If "pizza molecule" bothers you, just take it a bit further down to the atomic level.

Mark44 said:
What you are describing is not division by zero. Here, you are dividing some finite number (1 pizza) by a relatively large number, not zero. In the first case, each person would get ##\frac 1{7,000,000,000}##th of the pizza. In the second case, each person would get a slice that was half as large.

Actually, there is at least a theoretical limit to how small the shares could be, since the pizza contains some large number of pizza "molecules." Once we get down to shares that are only a single "molecule" (I realize that there is no such thing as a pizza molecule, but you probably get the idea), then we can't divide the pizza any further with each person getting a piece of the pizza.

If "pizza molecule" bothers you, just take it a bit further down to the atomic level.
If we cannot divide by zero then is it not considered a number?

A number on the number line -2, -1, 0, 1, 2?

The number between -1 and 1?

Dividing a number by -1 has a value also 1 and also 0.1, 0.01, 0.001 etc ie approaching infinity so what is happening between the area where everything is undefined before it appears on the negative side?
With something mysterious in between?

Ie is this an infinity is a concept not a number issue? Are Zero and infinity somehow inextricably linked?

None mathematician view of the question

pinball1970 said:
If we cannot divide by zero then is it not considered a number?

A number on the number line -2, -1, 0, 1, 2?

The number between -1 and 1?
Zero is a number. The fact that division by zero is not defined has no bearing on whether it is a number.
pinball1970 said:
Dividing a number by -1 has a value also 1 and also 0.1, 0.01, 0.001 etc ie approaching infinity so what is happening between the area where everything is undefined before it appears on the negative side?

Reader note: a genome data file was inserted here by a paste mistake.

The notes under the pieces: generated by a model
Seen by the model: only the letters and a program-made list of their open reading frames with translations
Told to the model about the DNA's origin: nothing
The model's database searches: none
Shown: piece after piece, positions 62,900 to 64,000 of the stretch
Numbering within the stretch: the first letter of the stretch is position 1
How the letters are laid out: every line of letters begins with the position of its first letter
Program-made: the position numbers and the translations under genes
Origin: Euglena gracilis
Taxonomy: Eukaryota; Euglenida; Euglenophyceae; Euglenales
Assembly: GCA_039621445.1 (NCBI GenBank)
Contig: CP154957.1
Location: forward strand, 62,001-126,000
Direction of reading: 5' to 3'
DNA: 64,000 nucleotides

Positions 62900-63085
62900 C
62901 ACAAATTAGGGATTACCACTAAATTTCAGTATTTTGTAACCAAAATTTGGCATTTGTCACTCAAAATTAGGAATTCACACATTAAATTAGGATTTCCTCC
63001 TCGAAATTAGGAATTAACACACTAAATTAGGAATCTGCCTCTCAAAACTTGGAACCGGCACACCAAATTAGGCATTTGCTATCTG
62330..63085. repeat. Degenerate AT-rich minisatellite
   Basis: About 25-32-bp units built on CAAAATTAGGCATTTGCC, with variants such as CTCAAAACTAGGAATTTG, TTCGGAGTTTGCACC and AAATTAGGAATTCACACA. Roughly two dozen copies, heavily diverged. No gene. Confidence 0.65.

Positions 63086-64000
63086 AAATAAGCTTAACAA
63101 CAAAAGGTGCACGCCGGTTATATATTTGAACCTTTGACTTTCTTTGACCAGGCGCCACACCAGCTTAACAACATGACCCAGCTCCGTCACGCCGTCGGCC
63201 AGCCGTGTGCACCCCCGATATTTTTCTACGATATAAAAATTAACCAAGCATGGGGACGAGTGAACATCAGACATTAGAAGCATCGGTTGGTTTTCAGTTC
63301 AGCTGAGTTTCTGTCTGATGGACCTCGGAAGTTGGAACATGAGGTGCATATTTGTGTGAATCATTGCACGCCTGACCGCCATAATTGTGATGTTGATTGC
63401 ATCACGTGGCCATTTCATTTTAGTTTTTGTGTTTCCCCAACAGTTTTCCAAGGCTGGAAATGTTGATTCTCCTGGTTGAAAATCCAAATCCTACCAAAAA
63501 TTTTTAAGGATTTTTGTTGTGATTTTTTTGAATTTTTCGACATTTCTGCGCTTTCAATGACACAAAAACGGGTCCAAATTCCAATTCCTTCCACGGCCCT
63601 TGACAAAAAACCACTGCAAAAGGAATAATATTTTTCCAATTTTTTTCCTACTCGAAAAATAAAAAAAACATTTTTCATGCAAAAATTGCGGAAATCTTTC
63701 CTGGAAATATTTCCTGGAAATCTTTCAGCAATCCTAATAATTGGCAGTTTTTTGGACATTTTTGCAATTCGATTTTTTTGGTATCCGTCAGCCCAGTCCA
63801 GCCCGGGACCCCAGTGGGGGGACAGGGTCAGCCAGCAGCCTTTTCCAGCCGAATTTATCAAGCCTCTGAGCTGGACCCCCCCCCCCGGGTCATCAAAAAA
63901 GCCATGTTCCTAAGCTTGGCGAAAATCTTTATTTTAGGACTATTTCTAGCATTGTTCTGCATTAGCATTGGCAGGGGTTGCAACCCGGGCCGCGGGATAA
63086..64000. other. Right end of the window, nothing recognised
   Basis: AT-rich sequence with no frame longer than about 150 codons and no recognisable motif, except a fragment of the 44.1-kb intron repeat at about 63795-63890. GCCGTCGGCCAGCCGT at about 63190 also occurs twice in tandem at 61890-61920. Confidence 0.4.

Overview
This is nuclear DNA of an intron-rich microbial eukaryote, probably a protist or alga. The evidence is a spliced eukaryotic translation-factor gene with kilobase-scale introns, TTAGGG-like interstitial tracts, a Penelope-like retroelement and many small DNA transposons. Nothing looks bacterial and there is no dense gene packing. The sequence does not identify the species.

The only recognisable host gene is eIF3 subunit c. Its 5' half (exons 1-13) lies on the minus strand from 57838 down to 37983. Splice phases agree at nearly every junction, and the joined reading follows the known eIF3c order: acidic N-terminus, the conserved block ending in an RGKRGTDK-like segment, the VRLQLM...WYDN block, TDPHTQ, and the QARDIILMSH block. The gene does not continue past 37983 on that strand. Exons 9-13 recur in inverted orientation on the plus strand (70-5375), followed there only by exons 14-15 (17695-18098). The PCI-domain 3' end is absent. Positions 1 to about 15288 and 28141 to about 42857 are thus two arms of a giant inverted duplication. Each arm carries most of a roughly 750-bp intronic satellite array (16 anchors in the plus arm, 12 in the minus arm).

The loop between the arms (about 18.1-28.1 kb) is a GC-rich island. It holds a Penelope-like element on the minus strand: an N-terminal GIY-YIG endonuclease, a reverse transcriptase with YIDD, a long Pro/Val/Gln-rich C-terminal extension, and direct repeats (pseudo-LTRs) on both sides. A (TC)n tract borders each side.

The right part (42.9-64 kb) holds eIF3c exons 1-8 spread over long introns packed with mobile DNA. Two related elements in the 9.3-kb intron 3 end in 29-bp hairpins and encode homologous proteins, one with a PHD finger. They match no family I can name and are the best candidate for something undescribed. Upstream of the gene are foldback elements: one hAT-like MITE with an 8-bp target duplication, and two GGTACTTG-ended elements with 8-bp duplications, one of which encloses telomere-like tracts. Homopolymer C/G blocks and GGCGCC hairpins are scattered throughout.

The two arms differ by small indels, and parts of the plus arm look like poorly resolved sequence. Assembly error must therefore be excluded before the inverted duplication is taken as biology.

With something mysterious in between?
Not sure what you're asking here. You can divide any real number by any other real number except zero. The divisor can be as small as you like, just as long as it is not zero.
pinball1970 said:
Ie is this an infinity is a concept not a number issue? Are Zero and infinity somehow inextricably linked?
Yes, infinity is a concept unless you're talking about the extended real numbers.

pinball1970

What is the concept of dividing by 0?

Dividing by 0 means trying to divide a number by 0, which results in an undefined answer. It is mathematically impossible to divide any number by 0.

Why is it considered a myth that you cannot divide by 0?

It is considered a myth because many people mistakenly believe that the answer to dividing by 0 is 0. However, in reality, dividing by 0 is undefined and cannot be solved.

What happens when you try to divide by 0 on a calculator?

When you try to divide by 0 on a calculator, most calculators will give an error message or display "undefined" as the answer. This is because dividing by 0 is mathematically impossible.

Are there any exceptions to the rule of not being able to divide by 0?

No, there are no exceptions to this rule. Dividing by 0 will always result in an undefined answer.

Why is it important to understand that you cannot divide by 0?

It is important to understand this concept because it is a fundamental rule in mathematics. Trying to divide by 0 can lead to incorrect calculations and can also cause confusion in more advanced mathematical concepts.